Today, is the celebration of the International Day of Peace, with various demonstrations of good intent and symbolic gestures throughout the world, including, especially, in New York City as world leaders gather for the United Nations General Assembly meeting. Likewise, it is a good time to look at our support of new and immature democracies, and remember that this form of government is only successful if those governed have a voice and are at peace. Over the next three months, these very basic principles will be tested in the West African country of Ghana, as it holds its national elections on December 7th, and it brings to mind my recent experience that bodes well for Ghana’s democracy.
Most people would consider Ghana a nation for which there should be little concern. It is considered the most stable government in West Africa and has successfully held democratic elections with a transition of civilian government. What is easy to forget is that its democracy was only established in the past 15 years and although there are functioning political structures, the adjustment to democracy is still an experiment in traditional versus modern cultures and authorities. This is best exemplified in the three northern regions of Ghana (the Northern Region, Upper West Regions, and Upper East Region). In these regions, which have the most recent history of violence, tribal associations and religious faiths influence democracy. Political structures in Accra are secondary to the basic needs of food, shelter, and jobs (especially for youth). Political leaders quietly accept the help of homegrown, armed militias at the calling of party loyalists. Within the past year, an estimated 70 lives have been lost because of chieftaincy succession issues, youth riots have closed schools because of poor economic conditions and prospects, and, most troubling of all, ISIS and Boko Haram have taken interest in these regions, perhaps sensing an opening for instability. In short, Ghana’s opportunity for peaceful elections is at risk.
With this as a backdrop, IRI has engaged with USAID and other organizations to assist the Ghanaian government in ensuring fair and free elections. As part of the effort, IRI asked 72 Africa to conduct an inter-faith peace summit last month to encourage religious leaders in the north to speak with a common voice on promoting peaceful elections. The summit was a success in that it brought Christian and Muslim leaders together, convinced them to have a public voice, allowed them to develop action plans for activities they could engage in over the next 3 months, and watched them incorporate the concept of “waging peace” in their daily work with their congregations and followers. Moreover, it crystalized the idea that resisting external influences promoting violence is something that starts at the grass roots, not in capital cities. These leaders are now driven to host talks, sporting events, music concerts and other venues where their message can get to youth in order to encourage their participation in the election process, but to do so as individuals in a peaceful way, not as rabble guided by those who benefit from violent actions. Even as you read this blog, many of these activities to “wage peace” have taken place throughout the northern regions in celebration of this day.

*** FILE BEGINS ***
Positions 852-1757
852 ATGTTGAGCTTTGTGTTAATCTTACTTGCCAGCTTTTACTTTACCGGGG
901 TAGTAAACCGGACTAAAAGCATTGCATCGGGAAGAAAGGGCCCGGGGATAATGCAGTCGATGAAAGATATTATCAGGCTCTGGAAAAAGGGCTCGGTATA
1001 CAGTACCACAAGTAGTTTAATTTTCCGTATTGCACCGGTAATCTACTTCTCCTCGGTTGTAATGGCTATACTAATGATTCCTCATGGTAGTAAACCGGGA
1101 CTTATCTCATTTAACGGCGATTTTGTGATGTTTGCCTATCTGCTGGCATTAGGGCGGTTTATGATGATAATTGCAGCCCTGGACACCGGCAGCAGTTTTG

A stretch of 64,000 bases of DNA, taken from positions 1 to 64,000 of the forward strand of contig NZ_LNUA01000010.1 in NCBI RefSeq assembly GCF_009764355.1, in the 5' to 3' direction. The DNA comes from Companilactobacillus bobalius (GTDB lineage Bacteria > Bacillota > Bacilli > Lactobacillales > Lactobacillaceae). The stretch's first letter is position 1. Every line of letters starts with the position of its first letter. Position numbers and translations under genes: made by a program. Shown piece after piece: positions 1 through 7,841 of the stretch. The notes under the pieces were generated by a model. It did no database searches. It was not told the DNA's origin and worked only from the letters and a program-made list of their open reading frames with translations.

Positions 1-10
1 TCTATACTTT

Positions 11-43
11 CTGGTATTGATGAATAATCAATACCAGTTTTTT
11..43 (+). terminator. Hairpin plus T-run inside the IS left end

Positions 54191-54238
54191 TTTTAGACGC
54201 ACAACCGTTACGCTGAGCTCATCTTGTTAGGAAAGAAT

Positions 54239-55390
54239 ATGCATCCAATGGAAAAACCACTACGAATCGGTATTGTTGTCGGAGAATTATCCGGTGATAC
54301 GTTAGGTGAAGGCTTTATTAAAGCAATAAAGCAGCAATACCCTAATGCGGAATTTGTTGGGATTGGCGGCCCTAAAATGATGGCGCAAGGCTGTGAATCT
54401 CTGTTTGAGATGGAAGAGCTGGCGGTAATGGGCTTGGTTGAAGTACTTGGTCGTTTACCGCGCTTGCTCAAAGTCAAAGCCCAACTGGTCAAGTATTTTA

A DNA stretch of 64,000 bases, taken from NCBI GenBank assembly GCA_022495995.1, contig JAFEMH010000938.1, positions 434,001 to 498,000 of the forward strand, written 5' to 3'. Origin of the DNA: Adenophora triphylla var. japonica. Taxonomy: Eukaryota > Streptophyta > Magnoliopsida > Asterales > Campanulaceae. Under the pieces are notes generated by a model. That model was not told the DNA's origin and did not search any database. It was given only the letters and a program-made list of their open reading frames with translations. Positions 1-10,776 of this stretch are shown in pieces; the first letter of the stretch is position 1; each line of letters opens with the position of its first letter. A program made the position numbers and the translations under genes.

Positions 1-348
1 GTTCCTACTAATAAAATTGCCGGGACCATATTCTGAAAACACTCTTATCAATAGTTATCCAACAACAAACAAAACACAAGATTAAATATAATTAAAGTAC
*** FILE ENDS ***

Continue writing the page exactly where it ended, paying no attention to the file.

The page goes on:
Byron Price, the Washington Bureau Chief for Associated Press wrote in 1932 that “politics is local…and all politics is local politics.” (The future Speaker of the House of Representatives “Tip” O’Neill, Jr. later popularized these in 1935 in his first campaign for political office.) This is certainly true with our own elections in the United States, and, in many ways even more so in a very immature democracy like Ghana. We tend to spend most of our time on political structures and processes, and can forget that building a successful democracy in Ghana relies on peace as its foundation. And peace doesn’t just happen. You must work at it; it must be “waged.” So, these actions, at the fringes of the country and of the Ghanaian democracy, will have an indelible impact on the future of Ghana, of West Africa, and ultimately on our own security.
So, it is a good time to reflect on our accomplishments in making sustainable peace a reality, and we thank IRI for their commitment to our efforts.